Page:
DIR: Stiles White • WRI: Stiles White, Juliet Snowden • PRO: Michael Bay, Jason Blum, Andrew Form, Bradley Fuller, Brian Goldner, Bennett Schneir • DOP: David Emmerichs • ED: Ken Blackwell • CAST: Olivia Cooke, Ana Coto, Daren Kagasoff, Bianca A. Santos, Douglas Smith, Vivis, Lin Shaye
Manifesting in cinemas just in time for Hallowe’en, Ouija is a slickly produced but by-the-numbers teen horror opus based on the eponymous novelty item. The plot follows high school student Laine (British actress Olivia Cooke), whose childhood friend Debbie (Shelley Hennig) apparently hangs herself after playing with a “spirit board”. Naturally, a guilt-stricken Laine decides to check in with Debbie’s ghost using the very same board, and she ropes in a group of friends for a séance that puts them in touch with a supernatural force eager to divulge the ghastly history of the house in which Debbie died. If you’re anticipating that this will come to involve the ghost of a spooky little girl, you’re quite right – and you’re way ahead of the protagonists.
Ouija’s most obvious antecedent is The Ring (2002), which also involved a curse spread virally by an object associated with the unavenged murder of a child. However, The Ring enthralled largely on the strength of its exotic imagery and memorable (and relatively mature) heroine, played by Naomi Watts. Ouija’s scares, by contrast, are as standard issue as its cast of interchangeable young victims. Cooke does what she can with the lead role, and has an appealing presence, but she’s hamstrung by a script that requires her character to do nonsensical things like blithely go to a sporting event after her clearly distressed best friend confesses to communing with the dead. None of the victims-in-waiting, including Laine’s mildly rebellious younger sister (Ana Coto) and square-jawed high school sweetheart (Daren Kagasoff, looking every one of his 27 years), makes much of an impression. Vivis (as the Laine’s grandmother) and Lin Shaye (as an asylum patient) are veterans of this kind of thing, having appeared in assorted Paranormal Activity and Insidious instalments, and they deliver their dire warnings and cryptic messages with some degree of relish.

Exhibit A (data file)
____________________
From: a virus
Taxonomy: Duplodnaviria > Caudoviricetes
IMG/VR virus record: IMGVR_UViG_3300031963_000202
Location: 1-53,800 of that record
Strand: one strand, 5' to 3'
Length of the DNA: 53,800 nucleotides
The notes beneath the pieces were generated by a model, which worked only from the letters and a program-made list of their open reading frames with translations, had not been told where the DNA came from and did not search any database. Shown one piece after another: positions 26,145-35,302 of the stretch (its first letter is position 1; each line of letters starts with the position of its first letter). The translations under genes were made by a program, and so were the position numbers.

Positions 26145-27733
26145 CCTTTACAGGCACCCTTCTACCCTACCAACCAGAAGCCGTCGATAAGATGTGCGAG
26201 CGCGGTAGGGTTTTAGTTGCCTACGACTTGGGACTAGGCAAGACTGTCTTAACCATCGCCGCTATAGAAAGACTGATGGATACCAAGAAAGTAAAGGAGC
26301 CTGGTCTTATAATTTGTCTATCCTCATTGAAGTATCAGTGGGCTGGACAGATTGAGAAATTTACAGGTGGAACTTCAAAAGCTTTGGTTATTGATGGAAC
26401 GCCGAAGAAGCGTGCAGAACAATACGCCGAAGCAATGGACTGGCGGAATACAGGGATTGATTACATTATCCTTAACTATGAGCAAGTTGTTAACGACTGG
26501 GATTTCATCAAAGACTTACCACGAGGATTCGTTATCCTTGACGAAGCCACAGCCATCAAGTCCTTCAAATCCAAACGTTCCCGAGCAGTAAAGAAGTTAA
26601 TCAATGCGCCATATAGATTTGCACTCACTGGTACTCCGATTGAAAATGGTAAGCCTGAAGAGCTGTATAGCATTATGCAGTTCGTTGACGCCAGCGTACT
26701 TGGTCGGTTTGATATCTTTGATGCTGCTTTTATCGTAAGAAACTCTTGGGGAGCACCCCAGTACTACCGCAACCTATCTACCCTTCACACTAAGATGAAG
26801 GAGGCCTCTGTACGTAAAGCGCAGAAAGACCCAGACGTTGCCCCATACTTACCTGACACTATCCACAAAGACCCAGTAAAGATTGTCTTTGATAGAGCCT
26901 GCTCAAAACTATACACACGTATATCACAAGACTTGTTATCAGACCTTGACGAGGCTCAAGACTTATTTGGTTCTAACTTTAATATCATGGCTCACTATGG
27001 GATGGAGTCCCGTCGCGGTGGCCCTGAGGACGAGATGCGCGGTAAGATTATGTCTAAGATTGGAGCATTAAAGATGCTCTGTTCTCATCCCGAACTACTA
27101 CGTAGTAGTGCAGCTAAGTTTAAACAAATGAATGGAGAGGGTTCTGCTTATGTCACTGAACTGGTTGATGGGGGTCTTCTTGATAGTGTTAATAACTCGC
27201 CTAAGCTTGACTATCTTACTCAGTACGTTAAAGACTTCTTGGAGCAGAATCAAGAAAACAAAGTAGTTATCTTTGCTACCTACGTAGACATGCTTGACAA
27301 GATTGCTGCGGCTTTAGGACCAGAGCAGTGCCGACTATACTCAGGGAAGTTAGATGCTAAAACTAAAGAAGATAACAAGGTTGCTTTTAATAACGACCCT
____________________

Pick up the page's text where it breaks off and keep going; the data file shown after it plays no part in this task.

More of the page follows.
Ouija is handsomely photographed by David Emmerichs, and is overall more attractively mounted than its chief box office rival, the startlingly cheap-looking Annabelle. However, it shares with Annabelle – and with last spring’s overrated haunted mirror opus Oculus – a blocky and inert focal point that singularly fails to exude the necessary menace. Perhaps this is why the Ouija board itself eventually takes a back seat to some boilerplate spectral manifestations, professionally if unsurprisingly rendered by veteran make-up artist Mike Smithson.
Co-produced by Michael Bay, Ouija is a more modest offshoot of the same alliance with toy manufacturer Hasbro that has given the world the deafening and profitable Transformers series. As such, it has the unusual distinction of being an extended toy commercial premised on the suggestion that the toy in question may kill its owners. In that respect alone, the film is unique, and oddly charming. Teenage audiences seeking a few modest jolts around Hallowe’en could probably do worse, but everyone else may find the rote nature of the exercise harder to forgive, despite the efficient packaging. The flesh is willing, but the spirit is bored.
15A (See IFCO for details)
Ouija is released 31st October 2014
Ouija– Official Website